Surovell: Time for Virginia to pass gun reforms

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This column was submitted by State Sen. Scott Surovell (D-36), and does not necessarily represent the views of Covering The Corridor

Virginia Gov. Ralph Northam has called the state legislature to Richmond this week for a special session to focus on measures to reduce firearm violence in the state. Addressing this problem is long overdue.

Last year, guns killed more people than car accidents in Virginia. The majority of those deaths were people committing suicide.

Surovell headshot
Surovell

Just last week, three people were shot in the Fairfax County portion of the 36th District in Gum Springs and Rose Hill. The week before that, two people were found shot to death in the woods off Featherstone Road in Woodbridge.

Over the last 10 years I have served in the General Assembly, we have passed one bill that represents progress on this problem. In 2016, Attorney General Mark Herring issued an opinion that ended the state’s practice of recognizing out-of-state concealed weapons permits from states with protections that are not as robust Virginia’s. This also meant that Virginia concealed weapon permit holders could not carry concealed weapons in those other states.

This was so alarming to firearm advocates that they were willing to allow the Commonwealth to pass a statute requiring the subjects of protective orders – necessitated by domestic violence – to surrender their weapons while the order was in place in return for restoration of concealed weapon reciprocity rules. That is it.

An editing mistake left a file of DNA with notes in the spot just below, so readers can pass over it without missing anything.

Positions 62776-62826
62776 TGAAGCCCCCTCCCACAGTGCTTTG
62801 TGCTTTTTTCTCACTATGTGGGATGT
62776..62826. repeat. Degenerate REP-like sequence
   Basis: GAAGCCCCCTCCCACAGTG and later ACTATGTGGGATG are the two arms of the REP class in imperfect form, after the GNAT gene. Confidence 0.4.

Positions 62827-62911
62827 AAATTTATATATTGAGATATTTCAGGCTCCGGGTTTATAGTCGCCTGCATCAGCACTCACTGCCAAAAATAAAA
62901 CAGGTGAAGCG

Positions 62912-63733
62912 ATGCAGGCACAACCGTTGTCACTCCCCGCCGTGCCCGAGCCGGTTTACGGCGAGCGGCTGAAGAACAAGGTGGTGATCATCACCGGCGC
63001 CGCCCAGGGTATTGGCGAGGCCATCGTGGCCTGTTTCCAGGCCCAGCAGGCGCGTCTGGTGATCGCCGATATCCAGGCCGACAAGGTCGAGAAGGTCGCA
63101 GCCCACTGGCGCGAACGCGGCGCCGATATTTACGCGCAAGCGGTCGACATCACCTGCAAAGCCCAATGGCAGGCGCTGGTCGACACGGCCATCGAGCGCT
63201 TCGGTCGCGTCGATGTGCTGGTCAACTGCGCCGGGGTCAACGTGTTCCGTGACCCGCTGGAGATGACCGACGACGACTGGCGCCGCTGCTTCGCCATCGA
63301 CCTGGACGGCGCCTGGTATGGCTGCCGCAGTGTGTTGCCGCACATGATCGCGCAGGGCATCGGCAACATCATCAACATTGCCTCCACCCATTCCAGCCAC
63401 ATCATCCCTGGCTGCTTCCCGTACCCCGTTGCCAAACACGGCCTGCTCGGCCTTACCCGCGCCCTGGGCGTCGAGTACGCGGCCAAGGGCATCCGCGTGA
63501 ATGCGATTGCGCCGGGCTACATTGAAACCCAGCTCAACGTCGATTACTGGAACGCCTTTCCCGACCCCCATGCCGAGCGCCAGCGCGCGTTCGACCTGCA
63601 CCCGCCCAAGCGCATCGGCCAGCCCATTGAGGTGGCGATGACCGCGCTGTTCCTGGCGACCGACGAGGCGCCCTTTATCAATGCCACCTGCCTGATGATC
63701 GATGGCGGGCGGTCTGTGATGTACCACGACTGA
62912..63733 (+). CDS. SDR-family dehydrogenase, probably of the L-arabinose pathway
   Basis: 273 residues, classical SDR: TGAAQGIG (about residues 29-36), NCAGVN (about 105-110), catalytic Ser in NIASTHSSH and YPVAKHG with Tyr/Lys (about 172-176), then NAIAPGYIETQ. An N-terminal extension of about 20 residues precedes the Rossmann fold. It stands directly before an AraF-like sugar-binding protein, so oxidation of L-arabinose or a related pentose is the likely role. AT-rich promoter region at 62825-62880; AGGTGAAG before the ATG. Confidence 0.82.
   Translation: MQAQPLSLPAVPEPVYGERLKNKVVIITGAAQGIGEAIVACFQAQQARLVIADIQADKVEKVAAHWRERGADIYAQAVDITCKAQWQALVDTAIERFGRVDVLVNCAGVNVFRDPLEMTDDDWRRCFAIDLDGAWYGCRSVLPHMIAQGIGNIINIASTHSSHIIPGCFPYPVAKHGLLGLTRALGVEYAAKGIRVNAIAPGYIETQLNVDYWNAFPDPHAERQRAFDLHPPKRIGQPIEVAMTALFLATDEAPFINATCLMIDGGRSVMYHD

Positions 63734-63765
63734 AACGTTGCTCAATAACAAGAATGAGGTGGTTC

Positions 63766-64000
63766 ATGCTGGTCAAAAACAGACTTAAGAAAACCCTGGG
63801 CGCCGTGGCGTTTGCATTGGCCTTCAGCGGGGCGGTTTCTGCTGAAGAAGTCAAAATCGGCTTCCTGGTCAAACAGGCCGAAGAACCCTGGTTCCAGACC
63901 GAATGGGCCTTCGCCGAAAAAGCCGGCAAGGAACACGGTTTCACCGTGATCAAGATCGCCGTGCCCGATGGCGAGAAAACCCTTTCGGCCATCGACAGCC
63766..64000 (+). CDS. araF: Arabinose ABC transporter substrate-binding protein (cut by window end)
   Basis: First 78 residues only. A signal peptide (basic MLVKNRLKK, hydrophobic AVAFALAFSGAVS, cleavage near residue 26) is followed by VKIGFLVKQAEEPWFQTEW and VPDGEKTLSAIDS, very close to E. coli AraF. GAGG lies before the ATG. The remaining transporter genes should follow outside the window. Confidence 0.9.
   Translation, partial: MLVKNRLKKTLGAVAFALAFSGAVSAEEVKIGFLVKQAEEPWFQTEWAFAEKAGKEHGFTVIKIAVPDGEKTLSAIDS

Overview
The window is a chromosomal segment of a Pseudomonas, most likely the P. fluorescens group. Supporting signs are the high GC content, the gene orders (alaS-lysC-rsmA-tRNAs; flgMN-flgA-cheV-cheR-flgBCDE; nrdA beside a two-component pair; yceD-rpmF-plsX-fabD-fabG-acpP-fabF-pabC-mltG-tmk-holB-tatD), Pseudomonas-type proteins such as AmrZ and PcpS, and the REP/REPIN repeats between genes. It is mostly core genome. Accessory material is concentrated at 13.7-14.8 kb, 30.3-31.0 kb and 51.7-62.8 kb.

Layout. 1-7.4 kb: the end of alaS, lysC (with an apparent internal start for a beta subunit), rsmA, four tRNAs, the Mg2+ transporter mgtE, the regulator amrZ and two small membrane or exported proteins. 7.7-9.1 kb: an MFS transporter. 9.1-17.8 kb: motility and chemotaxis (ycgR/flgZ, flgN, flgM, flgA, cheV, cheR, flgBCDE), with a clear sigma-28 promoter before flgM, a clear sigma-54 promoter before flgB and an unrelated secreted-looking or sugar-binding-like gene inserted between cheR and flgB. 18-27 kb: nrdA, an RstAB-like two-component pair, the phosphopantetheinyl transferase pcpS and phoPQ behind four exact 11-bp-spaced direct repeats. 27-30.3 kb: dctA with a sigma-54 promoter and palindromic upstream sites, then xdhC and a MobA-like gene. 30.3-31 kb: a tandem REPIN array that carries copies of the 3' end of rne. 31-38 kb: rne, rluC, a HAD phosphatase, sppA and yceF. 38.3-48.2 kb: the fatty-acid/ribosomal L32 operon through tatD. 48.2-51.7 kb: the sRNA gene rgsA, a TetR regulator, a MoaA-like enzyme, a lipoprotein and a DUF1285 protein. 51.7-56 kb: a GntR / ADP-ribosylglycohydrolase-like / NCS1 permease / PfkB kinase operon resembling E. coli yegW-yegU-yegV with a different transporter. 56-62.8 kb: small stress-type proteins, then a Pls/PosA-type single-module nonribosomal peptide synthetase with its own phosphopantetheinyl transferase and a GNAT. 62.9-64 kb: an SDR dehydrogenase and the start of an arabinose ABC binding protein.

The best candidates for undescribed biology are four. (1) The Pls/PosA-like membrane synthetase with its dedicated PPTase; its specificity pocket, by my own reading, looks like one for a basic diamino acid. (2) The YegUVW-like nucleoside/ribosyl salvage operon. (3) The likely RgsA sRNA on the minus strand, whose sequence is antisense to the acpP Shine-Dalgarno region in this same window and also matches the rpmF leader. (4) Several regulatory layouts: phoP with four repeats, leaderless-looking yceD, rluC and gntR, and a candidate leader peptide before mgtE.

During my 10 years in elective office, Virginia repealed the one-gun-a-month rule that had curtailed Virginia’s prominent role in gun trafficking. General Assembly committees have routinely killed bills to address gun violence that I cosponsored. One example: A bill to ban magazine extensions like those used to kill 10 people in Virginia Beach last month or wound Congressman Gabby Giffords, 13 others and killed six people. A committee killed State Sen. Adam Ebbin’s effort to ban the type of bump stocks used to kill 59 people and shoot 422 others in Las Vegas.

I have carried legislation to require background checks on all firearm sales which would end the gun show loophole, a current law that allows sales without background checks. Ninety percent of Virginians support this, polls show, but legislative committees kill these bills every year.

Governor Northam has also asked us to consider a ban on assault weapons such as the AR-15 that the D.C. Snipers used to kill 17 people and wound 10 more all over the Washington, D.C., metropolitan area in 2002. That same weapon was used in Las Vegas, Newtown, Aurora, Orlando, Sandy Hook, Texas Church, San Bernadino, Waffle House and Santa Fe High School.

I am also cosponsoring legislation to create so-called “red flag” orders which would allow an individual to petition a judge to issue a temporary order requiring a suicidal individual to surrender their weapons. This concept is even supported by the President, but it is opposed by firearms rights advocates.

The current U.S. Supreme Court has reinterpreted 200 years of jurisprudence to hold that the Constitution provides some protections for purchasing and owning firearms, but as with all constitutional rights, there are limits. We have Constitutional protections for free speech, for example, but no one can maliciously defame someone with false speech, threaten physical harm or shout fire in a crowded movie theater. Each of the measures that I have described in this column is a reasonable limitation that will not curb anyone’s ability to hunt or defend themselves person or their family.

I will try to make progress this week, but when one of my colleagues claims guns prevent rape and the state senator whose district saw 10 people murdered last month will not even consider changing his opposition to measures like this, I am not optimistic.

Please email me at scott@scottsurovell.org if you have any feedback.

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